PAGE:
(Whitelock, Memorials, ii. 392). But according to other accounts the actor in this episode was Giles Barnardiston, a son of Sir Thomas Barnardiston, Sir Nathaniel's grandfather, by a second marriage. Other sons of Sir Nathaniel, Nathaniel, Pelatiah, William, and Arthur, were well-known oriental merchants. In 1649–50 Nathaniel, who married a daughter of Nathaniel Bacon in 1648, was acting at Smyrna as agent for the Levant company (Cal. State Papers, 1649–51). Arthur was one of the commissioners for ejecting scandalous and inefficient ministers in Suffolk under Cromwell's order in 1654. Jane, one of Sir Nathaniel's two daughters, was, by her second marriage with Sir William Blois, the grandmother of the eighth, ninth, and tenth Lords St. John of Bletsoe, through her daughter Jane, the wife of Sir St. Andrew St. John, baronet.
A fine engraved portrait by Van Houe of Sir Nathaniel, whose features resembled those of Oliver Cromwell, is given in Clark's ‘Lives,’ p. 105.
[Davy's Suffolk Collections, xl. 353 et seq., in Brit. Mus. (Addit. MS. 19116); Proceedings of the Suffolk Institute of Archæology, iv. 123–82; Corser's Collectanea; Granger's Biographical History; Fairclough's memoir in Samuel Clark's Lives, as above, whence quotations in the article have been taken.]
BARNARDISTON, Sir SAMUEL (1620–1707), whig politician and deputy governor of the East India Company, born 23 June 1620, was the third son of Sir Nathaniel Barnardiston [q. v.] Like other members of his family, he showed himself early in life strongly opposed to Charles I's arbitrary government, and he joined the London apprentices in 1640 in the rioting that took place at Westminster on the appointment of Colonel Lumsford as constable of the Tower. According to Rapin, Barnardiston's prominence in the crowd on this occasion gave rise to the political use of the word Roundhead. ‘The apprentices, it seems, wore the hair of their head cut round, and the queen, observing out of a window Samuel Barnardiston among them, cryed out: “See what a handsome young Roundhead is there!” And the name came from thence’ (Rapin's History, ed. Tindal, iv. 403). Barnardiston appears to have become while still young a Levant merchant, and in 1649 and 1650 he was residing at Smyrna as agent for the Levant company, in whose service he laid the foundations of a very gigantic fortune. He took no active part in the civil wars, and passed much time during the protectorate in Suffolk, with which his family was intimately connected. At Brightwell, near Ipswich, he purchased a large estate, which he carefully improved, and built upon it a large house known as Brightwell Hall (Brayley, Beauties of England, xiv. 265). One of its characteristics, which gave it a wide local fame, was the erection ‘on the top of it’ of ‘a reservoir of water which not only might supply the domestic purposes for which it was wanted, but which was so large as to serve as a stew for fish which were always kept in it ready for consumption.’ Barnardiston's household was a strictly puritan one, and a puritan chaplain usually lived with him. In 1663 he engaged in this capacity the services of Robert Franklyn, who had experienced an unusual share of persecution (Nonconform. Memor. iii. 293). He endeavoured to repress the influence of the high-church party in his neighbourhood, and in June 1667 reported to the council that Captain Nathaniel Daryll, commanding a regiment stationed at Ipswich, was a suspected papist (Cal. State Papers, 1667, p. 246).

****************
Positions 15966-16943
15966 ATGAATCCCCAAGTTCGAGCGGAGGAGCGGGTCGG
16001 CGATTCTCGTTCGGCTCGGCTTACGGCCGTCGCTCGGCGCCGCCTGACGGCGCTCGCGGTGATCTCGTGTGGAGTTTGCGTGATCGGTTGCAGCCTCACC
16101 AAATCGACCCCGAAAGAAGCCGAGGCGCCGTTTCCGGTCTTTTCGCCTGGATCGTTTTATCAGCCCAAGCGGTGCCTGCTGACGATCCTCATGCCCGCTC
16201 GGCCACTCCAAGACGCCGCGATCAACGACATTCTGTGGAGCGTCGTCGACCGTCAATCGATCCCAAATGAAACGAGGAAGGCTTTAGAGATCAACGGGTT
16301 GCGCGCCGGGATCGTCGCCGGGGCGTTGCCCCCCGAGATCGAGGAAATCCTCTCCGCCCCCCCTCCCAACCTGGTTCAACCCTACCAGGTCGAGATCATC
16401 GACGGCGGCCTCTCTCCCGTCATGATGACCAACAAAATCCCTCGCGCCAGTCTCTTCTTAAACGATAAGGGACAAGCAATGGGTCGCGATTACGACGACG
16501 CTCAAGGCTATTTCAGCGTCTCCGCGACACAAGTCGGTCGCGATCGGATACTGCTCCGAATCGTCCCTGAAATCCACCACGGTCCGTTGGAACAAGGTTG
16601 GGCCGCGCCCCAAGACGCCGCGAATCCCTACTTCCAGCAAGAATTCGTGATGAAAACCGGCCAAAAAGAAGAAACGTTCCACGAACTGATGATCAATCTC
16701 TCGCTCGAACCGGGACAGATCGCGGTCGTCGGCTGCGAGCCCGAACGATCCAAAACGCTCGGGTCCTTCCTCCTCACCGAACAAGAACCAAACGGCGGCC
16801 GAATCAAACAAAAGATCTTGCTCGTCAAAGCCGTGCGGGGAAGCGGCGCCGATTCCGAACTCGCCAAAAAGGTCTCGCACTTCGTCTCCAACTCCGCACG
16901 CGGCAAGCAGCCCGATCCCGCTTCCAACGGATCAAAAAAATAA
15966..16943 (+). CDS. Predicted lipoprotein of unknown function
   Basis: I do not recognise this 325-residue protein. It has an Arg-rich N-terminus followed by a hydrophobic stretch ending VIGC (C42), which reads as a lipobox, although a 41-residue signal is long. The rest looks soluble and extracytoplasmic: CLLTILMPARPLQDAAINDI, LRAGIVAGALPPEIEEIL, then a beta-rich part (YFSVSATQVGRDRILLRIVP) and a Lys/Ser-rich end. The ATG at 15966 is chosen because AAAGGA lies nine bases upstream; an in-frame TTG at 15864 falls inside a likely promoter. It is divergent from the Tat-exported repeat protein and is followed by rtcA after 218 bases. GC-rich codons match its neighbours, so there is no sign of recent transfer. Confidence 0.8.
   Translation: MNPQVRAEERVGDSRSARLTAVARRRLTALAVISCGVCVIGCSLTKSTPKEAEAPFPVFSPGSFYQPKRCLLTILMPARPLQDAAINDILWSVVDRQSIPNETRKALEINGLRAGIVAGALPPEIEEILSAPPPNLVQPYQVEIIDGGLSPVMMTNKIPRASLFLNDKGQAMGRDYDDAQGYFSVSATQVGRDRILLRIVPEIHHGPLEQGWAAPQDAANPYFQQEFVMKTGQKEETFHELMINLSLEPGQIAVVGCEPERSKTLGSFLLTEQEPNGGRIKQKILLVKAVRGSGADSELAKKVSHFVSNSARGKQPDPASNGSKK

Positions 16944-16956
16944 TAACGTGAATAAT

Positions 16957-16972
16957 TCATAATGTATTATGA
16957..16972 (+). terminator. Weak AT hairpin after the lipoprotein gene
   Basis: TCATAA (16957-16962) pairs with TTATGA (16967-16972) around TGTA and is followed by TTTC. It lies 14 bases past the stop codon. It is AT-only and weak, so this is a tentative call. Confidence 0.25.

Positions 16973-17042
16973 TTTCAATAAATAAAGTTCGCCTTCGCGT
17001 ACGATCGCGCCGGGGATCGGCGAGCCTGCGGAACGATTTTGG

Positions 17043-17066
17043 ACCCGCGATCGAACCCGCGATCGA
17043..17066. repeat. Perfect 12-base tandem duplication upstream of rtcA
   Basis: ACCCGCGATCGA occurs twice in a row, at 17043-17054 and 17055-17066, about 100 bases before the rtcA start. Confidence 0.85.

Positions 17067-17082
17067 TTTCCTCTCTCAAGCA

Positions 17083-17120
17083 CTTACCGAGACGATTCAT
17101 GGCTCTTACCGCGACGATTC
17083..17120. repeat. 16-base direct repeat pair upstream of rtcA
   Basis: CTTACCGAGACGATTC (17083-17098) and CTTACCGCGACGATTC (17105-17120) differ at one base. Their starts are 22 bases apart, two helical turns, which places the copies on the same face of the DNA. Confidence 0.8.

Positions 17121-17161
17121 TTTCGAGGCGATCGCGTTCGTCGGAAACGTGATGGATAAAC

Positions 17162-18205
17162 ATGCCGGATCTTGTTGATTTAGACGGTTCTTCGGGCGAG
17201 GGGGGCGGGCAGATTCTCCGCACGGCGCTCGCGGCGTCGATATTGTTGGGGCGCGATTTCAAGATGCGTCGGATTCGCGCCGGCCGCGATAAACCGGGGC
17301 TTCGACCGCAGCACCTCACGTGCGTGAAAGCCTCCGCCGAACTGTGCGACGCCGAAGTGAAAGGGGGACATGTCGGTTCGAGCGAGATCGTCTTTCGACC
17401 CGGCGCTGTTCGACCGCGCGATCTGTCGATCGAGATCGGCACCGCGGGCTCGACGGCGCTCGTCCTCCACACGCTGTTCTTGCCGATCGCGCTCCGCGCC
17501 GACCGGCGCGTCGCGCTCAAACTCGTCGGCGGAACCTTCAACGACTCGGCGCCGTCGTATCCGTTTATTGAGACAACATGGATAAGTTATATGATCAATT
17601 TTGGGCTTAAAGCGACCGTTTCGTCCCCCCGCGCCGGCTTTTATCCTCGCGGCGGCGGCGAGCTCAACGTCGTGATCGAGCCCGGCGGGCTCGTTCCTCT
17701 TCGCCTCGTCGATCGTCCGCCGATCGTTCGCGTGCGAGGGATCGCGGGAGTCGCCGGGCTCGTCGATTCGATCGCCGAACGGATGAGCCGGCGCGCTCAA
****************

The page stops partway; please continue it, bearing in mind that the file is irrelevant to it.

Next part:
In 1660 Barnardiston welcomed the return of Charles II, and was rewarded for his acquiescence at first by a knighthood, and in 1663 by a baronetcy, the patent of which described him as a person of ‘irreproachable loyalty.’ Soon afterwards he entered into active political life. In 1661 he was on the committee of the East India Company; from 1668 to 1670 he was deputy-governor, and in that office came prominently before the public. The company had been forced into a serious struggle with the House of Lords. Thomas Skinner, an independent English merchant, had had his ships confiscated by the company's agents for infringing its trading monopolies in India. Skinner had straightway appealed for redress to the House of Lords, which had awarded him 5,000l. damages against the company. Sir Samuel, on behalf of the East India corporation, thereupon presented a petition to the House of Commons against the action of the lords, and the lower house voted (2 May 1668) Skinner's complaint and the proceedings of the lords illegal. On 8 May Barnardiston was summoned to the bar of the upper house and invited to admit himself guilty of having contrived ‘a scandalous libel against the house.’ In a short dignified speech Sir Samuel declined to ‘own his fault,’ and, in the result, was ordered upon his knees, and sentenced to a fine of 300l., and to be imprisoned till the money was paid. Parliament was adjourned the same day. Sir Samuel refused to comply with the judgment, and was straightway committed to the custody of the usher of the black rod, in whose hands he remained until 10 Aug. following,